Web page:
What first drew me to Native American literature and studies was a Native American fiction class in my Master’s program. Before this class, I hadn’t read any Native authors outside of Sherman Alexie, Louise Erdrich, and the occasional anthologized Joy Harjo poem. In the spring semester of 2016, once I read Linda Hogan’s novel Solar Storms, I knew that I wanted to move on to a PhD and eventually teach Native American literature. Before this moment, I didn’t know if I was good enough or smart enough to get a PhD and I grappled with my positionality as a white woman who wanted to teach and study multiethnic American literature. But this literature made me eager to learn more, become a better ally, and specialize in Indigenous literature.

I re-read Solar Storms every year. The first time I read about Angel, a foster kid with an absent abusive mother, no family or sense of self, and overwhelming emotional baggage, I empathized with a character like I never had before. I loved the strong group of female characters that guided Angel, helped her work through intergenerational trauma, and led her to realize her role as an activist and healer. All of these characters are fierce Indigenous women warriors who fight for their pan-Indian community and their environment. As literary critics and scholars, we sometimes consider this mode of relating to a text as unsophisticated, but this kind of felt connection to worlds created by literature is why most of us got into what we do in the first place, I’d argue. It is usually our initial human connection to a text that allows us, and makes us want to, explore and analyze literature further. Linda Hogan’s writing is beautiful. Her prose is poetic and her poetry is simplistic. Her books are universal enough that anyone can open them and fall in love with her stories but they are also tribally specific and fulfill the niche of Indigenous literature created by Indigenous writers for Indigenous readers.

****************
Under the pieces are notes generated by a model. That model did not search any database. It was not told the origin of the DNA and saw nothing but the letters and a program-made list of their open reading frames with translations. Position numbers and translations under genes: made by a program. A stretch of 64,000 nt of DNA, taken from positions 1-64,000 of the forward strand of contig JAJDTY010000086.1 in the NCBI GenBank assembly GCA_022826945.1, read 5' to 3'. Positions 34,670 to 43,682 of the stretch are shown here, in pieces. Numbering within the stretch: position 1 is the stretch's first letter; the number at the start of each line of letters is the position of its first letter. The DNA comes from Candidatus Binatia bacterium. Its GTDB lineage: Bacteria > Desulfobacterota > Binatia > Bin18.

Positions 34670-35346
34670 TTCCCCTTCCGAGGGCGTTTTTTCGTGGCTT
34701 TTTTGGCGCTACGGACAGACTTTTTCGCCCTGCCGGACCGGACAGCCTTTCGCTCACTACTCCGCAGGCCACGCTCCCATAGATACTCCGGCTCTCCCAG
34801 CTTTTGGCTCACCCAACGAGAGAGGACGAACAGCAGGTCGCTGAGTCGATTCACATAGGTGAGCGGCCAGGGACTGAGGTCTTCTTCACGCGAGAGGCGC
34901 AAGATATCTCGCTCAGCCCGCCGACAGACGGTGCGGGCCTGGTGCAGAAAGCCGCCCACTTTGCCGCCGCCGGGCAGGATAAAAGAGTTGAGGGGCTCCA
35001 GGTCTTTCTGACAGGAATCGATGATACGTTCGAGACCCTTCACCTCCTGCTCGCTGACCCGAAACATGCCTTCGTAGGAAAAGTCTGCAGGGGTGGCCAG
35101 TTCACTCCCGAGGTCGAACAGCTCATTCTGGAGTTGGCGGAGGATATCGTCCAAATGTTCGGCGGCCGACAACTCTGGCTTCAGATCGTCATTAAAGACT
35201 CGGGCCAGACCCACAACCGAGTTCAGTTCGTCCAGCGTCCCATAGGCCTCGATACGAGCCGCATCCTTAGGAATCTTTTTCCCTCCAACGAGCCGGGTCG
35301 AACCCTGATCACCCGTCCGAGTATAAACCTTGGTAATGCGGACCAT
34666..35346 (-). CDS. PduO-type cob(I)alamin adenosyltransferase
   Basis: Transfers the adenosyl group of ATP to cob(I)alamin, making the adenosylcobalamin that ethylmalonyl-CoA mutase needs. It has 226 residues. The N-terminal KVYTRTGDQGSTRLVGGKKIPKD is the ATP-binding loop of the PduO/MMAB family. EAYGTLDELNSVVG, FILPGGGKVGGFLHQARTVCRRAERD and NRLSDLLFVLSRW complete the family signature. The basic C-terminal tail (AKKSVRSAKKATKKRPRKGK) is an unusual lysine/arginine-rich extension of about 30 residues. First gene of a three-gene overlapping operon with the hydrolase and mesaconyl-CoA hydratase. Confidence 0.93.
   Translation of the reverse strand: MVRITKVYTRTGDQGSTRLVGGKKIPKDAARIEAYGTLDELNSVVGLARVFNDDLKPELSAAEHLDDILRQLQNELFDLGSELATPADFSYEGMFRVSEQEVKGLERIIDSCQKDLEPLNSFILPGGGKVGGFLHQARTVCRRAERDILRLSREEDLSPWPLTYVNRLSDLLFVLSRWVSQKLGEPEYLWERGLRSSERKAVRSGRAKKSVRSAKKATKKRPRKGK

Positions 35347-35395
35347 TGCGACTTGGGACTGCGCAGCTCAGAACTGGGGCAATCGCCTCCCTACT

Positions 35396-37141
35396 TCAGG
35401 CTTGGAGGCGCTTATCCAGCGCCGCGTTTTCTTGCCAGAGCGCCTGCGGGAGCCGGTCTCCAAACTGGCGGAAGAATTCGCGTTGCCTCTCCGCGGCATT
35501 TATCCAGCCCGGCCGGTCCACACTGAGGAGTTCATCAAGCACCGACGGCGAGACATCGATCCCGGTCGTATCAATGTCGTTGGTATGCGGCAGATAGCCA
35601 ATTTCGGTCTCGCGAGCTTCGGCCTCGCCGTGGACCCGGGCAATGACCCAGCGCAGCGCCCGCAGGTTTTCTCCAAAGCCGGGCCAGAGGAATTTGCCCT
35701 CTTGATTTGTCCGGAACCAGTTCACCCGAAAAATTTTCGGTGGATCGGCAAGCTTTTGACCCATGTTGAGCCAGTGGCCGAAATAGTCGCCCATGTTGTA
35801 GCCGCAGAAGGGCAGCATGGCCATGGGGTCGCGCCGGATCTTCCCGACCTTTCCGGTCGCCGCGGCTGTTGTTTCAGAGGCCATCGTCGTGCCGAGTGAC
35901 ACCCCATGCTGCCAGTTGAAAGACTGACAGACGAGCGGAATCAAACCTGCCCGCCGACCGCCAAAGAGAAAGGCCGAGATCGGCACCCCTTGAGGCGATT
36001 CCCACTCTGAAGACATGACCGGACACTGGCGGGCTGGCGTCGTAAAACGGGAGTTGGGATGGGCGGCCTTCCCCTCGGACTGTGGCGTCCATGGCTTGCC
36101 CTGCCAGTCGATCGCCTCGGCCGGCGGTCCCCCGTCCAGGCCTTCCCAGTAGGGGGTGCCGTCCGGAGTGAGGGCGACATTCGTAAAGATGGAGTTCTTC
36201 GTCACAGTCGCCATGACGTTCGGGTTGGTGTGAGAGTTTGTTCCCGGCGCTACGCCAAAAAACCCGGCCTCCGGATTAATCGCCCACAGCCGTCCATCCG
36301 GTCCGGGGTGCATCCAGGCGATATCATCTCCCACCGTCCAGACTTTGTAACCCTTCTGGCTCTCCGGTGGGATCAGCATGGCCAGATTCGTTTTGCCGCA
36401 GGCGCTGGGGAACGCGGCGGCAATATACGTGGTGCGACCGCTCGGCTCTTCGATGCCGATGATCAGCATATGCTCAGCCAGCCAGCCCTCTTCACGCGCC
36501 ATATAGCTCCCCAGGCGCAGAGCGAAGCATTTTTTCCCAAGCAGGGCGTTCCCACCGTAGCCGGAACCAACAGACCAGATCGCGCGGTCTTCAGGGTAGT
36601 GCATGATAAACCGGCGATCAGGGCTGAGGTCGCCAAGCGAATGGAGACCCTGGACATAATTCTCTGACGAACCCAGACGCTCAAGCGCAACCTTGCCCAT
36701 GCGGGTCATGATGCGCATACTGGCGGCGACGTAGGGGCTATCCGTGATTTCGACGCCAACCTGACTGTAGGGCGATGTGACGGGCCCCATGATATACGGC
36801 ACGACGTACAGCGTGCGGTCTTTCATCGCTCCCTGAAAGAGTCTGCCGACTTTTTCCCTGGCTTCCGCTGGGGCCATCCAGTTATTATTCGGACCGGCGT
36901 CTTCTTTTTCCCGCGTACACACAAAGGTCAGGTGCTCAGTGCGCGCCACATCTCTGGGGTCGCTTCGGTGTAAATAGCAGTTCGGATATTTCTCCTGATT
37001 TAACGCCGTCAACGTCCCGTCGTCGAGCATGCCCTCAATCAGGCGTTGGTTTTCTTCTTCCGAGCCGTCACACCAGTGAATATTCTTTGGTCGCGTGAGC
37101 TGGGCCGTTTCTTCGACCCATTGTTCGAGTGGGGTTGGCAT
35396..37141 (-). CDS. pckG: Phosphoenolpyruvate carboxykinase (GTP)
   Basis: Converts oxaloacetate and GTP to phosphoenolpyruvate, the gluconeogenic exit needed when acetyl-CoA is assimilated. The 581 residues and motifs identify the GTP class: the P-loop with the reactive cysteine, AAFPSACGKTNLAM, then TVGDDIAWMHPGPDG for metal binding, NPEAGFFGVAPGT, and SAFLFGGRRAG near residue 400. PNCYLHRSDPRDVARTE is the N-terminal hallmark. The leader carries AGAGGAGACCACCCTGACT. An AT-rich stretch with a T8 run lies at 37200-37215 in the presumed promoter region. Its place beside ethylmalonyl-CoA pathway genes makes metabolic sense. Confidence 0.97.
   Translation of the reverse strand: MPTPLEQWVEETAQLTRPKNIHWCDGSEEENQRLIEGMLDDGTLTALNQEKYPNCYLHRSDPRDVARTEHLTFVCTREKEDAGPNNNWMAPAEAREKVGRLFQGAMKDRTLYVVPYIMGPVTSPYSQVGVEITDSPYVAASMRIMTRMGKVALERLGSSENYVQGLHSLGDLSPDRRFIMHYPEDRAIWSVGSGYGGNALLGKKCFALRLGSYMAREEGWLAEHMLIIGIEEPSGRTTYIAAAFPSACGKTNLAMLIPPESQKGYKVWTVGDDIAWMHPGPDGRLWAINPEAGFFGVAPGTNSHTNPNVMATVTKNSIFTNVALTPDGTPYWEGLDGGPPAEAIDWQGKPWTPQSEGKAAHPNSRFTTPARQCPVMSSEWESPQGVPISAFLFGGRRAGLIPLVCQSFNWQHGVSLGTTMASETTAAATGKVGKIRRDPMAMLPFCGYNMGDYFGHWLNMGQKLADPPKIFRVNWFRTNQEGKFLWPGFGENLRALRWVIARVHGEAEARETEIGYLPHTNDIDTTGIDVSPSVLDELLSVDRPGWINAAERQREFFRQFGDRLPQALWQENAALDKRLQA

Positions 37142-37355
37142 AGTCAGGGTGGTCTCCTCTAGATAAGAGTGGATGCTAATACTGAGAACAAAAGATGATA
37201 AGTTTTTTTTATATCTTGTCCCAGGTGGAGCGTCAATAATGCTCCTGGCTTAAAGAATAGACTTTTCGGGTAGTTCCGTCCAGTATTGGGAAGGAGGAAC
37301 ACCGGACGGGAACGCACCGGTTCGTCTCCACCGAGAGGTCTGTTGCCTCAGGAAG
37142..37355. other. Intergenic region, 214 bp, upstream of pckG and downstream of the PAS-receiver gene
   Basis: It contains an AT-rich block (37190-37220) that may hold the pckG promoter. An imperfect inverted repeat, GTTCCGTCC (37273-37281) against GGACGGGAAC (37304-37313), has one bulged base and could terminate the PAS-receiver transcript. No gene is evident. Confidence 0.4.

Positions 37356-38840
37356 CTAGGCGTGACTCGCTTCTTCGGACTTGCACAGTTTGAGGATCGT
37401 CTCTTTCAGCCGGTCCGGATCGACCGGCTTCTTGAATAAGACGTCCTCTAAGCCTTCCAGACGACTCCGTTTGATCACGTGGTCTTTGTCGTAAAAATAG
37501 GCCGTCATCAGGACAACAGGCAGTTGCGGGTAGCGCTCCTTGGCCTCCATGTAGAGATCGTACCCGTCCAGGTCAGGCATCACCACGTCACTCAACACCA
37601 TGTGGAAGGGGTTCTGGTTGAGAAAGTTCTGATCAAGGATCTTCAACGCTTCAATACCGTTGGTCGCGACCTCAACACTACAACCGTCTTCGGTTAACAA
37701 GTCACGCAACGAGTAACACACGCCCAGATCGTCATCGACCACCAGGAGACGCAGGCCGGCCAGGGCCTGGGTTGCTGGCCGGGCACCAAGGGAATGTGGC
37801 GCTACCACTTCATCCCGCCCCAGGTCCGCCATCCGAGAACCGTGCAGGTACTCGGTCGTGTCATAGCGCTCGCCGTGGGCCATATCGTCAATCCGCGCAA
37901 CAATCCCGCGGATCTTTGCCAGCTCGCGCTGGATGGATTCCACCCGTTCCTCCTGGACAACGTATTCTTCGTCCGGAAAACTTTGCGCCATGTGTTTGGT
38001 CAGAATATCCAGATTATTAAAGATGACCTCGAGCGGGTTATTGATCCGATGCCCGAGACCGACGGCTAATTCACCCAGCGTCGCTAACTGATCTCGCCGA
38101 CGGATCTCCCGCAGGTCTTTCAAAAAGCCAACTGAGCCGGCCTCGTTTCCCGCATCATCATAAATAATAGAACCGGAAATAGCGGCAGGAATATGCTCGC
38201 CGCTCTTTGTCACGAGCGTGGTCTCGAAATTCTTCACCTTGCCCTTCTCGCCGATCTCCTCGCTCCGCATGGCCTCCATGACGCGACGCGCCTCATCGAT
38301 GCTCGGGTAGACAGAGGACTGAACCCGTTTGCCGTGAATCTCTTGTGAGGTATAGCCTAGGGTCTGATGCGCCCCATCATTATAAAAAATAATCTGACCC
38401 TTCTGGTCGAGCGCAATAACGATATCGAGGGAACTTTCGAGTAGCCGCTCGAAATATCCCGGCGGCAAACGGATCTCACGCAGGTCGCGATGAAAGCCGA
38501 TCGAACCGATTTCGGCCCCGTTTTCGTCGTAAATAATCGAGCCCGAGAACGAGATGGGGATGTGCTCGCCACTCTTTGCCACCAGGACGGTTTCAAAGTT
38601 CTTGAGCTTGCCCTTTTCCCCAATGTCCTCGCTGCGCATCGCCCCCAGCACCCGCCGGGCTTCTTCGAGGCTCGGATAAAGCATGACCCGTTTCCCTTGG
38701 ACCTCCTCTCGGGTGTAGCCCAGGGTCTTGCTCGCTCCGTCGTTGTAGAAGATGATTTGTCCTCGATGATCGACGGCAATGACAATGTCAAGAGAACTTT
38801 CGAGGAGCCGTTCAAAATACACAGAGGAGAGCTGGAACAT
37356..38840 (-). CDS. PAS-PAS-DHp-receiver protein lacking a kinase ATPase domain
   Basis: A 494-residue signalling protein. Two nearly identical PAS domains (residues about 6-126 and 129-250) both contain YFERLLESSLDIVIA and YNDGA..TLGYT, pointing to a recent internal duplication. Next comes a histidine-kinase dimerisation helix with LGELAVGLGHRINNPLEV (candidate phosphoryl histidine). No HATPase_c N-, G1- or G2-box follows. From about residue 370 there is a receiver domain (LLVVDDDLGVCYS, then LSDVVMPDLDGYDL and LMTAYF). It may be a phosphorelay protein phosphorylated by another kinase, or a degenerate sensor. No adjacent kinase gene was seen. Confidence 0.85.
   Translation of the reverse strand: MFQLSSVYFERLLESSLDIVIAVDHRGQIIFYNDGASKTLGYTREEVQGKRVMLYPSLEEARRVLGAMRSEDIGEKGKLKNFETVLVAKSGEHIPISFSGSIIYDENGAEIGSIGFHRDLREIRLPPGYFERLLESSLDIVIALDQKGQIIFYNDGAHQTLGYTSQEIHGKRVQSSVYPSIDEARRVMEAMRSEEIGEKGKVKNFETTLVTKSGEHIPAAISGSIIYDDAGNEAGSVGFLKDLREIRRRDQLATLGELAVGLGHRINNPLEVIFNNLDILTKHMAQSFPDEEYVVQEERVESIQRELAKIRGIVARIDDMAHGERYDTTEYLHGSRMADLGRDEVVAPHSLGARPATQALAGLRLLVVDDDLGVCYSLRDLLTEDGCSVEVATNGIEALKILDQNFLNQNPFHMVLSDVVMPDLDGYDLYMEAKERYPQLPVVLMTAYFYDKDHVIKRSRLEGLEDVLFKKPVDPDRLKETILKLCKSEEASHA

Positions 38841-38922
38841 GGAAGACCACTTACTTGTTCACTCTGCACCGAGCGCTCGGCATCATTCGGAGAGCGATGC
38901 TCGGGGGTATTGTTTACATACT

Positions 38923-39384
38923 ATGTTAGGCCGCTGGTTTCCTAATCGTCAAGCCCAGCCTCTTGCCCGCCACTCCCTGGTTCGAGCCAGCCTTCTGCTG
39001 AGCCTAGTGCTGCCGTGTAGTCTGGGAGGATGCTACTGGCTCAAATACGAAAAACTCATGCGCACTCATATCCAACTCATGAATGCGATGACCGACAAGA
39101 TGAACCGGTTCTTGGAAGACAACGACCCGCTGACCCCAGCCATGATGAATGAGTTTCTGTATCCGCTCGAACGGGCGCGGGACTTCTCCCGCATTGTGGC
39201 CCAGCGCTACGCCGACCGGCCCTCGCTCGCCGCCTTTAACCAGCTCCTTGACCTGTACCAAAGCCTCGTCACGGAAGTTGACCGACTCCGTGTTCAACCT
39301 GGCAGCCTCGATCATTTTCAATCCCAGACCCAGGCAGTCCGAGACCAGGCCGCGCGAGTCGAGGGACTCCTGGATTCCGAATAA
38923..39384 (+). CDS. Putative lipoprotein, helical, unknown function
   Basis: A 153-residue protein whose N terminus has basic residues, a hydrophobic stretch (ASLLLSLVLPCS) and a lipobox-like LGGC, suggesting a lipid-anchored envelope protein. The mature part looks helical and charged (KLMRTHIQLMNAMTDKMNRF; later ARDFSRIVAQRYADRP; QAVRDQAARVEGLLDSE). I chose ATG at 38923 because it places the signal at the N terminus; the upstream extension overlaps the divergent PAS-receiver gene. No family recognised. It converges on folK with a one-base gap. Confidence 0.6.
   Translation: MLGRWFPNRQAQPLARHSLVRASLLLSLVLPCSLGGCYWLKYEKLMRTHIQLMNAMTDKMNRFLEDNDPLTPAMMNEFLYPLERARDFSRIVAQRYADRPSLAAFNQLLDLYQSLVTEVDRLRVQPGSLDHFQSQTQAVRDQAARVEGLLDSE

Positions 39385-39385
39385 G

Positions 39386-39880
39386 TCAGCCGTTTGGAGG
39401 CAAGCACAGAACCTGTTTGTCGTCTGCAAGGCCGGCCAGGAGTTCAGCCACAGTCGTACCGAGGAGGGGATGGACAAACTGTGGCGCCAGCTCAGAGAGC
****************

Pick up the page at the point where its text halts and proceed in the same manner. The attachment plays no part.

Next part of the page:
– Kasey Jones-Matrona (graduate student)